Brompton in a Samsonite Stryde

Ever since I’ve had a Brompton, I’ve been wanting to take it on a flight with me.  I know some folks gate-check it, but that idea seemed a little too bold.  I’m a nervous flyer in general, and have had some bad experiences with “random searches,” so knew I’d be checking the bag in.  I tried to find a good flight case and thought the Vincita B132H soft case seemed like a particularly great option.  Theoretically, you can fold it down, put it on your rear rack, and pedal out of the airport with it.  Alas, there didn’t seem to be US distributor for Vincita.  With that option off the table, I tried ordering the B&W Hard Case, but even that seemed out of stock in most places.

I wound up buying a Samsonite Stryde Glider Long Journey from Amazon, on the advice of someone on Brompton Reddit. (Many thanks, lvmickeys!)  It had been discussed on a few message boards, but I hadn’t seen anyone actually try it out.  On spec, it already had a few things going for it: Its internal dimensions are 24.1″ x 25″ x 13.58.” At 11.2 lbs, it’s relatively lighter than other hard cases, and it has glider wheels.  It’s also around $170, which is about half the price of the B&W case.

I have an M6R, and after removing the saddle, it fit almost perfectly.  It seemed like there was some space width-wise, so I bought some 24″ x 48″ egg crate foam online, cut it in half to place in the suitcase, and then used some foam around the corner bits of the bike.  The whole package was snug but secure.  Here’s how it looked:


Because my bike is on the heavier end (with a dynamo, the telescopic post, a Brooks saddle, MKS pedals, etc), I fretted over what things to take with me on the carry-on T-bag, and which things to keep in the case.  I wound up stashing my heavy Kryptonite lock, some tools, and the telescopic post in the Samsonite, which after all that, clocked in at around 46 lbs.  The rest — the saddle, pedals, and clamps — came with me on the carry-on.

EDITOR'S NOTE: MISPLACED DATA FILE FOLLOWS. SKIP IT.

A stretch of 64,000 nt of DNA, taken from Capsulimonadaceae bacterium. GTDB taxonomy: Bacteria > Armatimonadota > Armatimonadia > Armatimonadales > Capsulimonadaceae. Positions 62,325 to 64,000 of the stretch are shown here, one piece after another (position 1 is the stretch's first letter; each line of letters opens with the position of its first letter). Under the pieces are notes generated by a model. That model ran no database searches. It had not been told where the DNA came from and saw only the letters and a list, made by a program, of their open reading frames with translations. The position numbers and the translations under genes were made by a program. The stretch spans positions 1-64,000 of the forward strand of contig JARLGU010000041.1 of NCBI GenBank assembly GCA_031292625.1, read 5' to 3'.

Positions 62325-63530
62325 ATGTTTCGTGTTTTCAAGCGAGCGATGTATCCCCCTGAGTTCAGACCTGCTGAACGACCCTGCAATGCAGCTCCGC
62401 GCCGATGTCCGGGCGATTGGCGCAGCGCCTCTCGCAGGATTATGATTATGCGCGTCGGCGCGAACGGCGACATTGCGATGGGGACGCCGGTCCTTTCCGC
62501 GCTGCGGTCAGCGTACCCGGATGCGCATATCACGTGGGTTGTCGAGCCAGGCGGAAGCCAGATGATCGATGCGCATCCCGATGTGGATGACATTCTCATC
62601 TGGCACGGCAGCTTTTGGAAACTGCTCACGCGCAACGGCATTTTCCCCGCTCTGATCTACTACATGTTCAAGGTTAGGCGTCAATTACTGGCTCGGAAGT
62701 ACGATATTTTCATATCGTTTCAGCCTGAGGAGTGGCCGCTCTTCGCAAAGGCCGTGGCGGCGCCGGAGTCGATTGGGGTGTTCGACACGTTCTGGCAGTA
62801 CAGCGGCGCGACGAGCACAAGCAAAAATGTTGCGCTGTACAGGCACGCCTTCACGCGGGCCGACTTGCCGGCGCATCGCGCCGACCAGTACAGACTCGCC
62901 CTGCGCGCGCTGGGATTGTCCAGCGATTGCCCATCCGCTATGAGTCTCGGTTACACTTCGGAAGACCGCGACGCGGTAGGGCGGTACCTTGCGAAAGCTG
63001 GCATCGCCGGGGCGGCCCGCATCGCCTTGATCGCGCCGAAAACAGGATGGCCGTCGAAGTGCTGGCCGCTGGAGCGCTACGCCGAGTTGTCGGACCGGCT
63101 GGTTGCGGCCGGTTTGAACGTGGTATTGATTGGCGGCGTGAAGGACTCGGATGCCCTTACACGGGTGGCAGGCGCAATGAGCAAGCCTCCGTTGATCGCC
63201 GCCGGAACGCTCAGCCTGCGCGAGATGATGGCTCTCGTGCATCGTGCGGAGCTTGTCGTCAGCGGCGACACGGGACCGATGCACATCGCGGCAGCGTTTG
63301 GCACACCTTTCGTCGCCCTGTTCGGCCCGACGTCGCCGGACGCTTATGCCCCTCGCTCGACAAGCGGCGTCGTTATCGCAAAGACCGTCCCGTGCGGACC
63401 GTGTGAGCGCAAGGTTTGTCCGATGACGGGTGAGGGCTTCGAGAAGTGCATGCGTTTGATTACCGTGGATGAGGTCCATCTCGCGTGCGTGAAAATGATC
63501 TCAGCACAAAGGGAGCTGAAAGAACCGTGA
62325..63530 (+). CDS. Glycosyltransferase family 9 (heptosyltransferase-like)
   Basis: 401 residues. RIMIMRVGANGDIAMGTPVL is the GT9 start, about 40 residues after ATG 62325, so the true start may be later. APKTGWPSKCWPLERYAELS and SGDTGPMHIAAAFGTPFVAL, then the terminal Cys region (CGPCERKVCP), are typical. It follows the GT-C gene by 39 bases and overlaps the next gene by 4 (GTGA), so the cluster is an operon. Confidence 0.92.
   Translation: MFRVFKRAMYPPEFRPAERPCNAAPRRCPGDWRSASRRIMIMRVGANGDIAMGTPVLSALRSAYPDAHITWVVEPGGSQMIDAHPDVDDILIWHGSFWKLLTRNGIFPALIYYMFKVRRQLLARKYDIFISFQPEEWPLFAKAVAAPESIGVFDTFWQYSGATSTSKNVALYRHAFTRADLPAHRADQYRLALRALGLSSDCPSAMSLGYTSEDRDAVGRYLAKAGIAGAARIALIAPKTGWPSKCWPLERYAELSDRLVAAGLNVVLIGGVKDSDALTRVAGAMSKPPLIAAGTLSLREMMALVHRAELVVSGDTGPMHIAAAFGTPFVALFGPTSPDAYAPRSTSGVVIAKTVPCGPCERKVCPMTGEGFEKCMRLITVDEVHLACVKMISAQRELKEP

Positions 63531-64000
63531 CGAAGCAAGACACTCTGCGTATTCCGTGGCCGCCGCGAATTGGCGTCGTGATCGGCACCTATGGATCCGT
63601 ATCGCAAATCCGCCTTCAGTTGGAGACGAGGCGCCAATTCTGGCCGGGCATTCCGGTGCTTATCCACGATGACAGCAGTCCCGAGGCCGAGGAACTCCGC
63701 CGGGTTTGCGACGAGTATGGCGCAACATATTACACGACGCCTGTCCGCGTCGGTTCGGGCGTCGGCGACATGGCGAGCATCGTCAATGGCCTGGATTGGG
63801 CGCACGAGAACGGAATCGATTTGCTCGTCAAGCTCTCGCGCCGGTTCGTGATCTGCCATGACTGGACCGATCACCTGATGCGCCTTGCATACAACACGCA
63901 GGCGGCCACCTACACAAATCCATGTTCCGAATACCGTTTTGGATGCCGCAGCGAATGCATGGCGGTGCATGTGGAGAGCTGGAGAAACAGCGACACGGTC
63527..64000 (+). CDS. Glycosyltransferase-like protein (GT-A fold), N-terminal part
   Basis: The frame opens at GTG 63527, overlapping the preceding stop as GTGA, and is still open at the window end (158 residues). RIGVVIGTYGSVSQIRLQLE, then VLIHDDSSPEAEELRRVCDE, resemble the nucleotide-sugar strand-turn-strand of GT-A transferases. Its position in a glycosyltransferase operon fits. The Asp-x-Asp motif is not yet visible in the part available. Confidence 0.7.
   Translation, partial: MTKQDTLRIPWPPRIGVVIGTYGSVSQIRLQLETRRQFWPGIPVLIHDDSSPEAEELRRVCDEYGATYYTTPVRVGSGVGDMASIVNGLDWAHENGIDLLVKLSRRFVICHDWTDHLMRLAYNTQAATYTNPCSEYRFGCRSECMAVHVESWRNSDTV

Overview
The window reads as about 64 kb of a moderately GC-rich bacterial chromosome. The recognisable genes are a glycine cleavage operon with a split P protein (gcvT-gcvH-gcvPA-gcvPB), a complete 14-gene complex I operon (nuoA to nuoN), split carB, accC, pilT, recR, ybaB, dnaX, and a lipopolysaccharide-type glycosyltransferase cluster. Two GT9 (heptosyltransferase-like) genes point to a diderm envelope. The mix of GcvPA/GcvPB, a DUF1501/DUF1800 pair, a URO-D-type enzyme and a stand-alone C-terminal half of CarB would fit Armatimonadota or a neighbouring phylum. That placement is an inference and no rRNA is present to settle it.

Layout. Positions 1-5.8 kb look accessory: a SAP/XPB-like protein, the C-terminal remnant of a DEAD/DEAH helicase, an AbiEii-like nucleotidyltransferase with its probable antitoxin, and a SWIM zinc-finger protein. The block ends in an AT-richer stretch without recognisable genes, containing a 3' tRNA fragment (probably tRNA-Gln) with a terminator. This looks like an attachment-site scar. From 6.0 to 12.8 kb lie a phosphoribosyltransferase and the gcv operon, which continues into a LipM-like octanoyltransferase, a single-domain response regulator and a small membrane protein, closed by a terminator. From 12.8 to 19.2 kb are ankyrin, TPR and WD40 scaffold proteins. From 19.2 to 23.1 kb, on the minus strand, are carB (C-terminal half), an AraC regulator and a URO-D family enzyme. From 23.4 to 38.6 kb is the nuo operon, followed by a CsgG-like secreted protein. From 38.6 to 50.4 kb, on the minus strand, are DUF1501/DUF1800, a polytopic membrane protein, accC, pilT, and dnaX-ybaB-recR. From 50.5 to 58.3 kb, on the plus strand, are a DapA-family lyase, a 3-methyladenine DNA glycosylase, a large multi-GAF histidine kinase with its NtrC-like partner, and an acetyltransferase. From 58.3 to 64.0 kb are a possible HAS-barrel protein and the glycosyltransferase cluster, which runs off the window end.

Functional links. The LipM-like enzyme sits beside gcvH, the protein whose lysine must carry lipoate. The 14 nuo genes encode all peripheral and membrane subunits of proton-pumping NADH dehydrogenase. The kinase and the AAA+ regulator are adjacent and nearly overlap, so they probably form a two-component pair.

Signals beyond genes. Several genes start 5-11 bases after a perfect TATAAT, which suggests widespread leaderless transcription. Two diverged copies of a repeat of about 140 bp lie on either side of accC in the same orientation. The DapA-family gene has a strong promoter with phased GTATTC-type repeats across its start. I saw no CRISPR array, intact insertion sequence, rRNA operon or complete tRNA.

Even with all those precautions, I was a little apprehensive when the time came to check it in.  I’d heard stories about folks being asked what was inside the bag and having to respond with euphemisms like “personal mobility device” or “luggage transporter” to avoid bike surcharges.  I knew I’d crack under pressure.  So I went to the Delta curbside baggage drop, where no questions are ever asked.  This was a total case of paranoia on my part, at any rate: the Samsonite is discreet, so no one really would ask unless you showed up in lycra and a helmet.

Anyway, the bike arrived in the DIA baggage carousel with no issues whatsoever.  If you’re thinking about getting a hard case for the Brompton, the Samsonite Stryde seems like a pretty good option.


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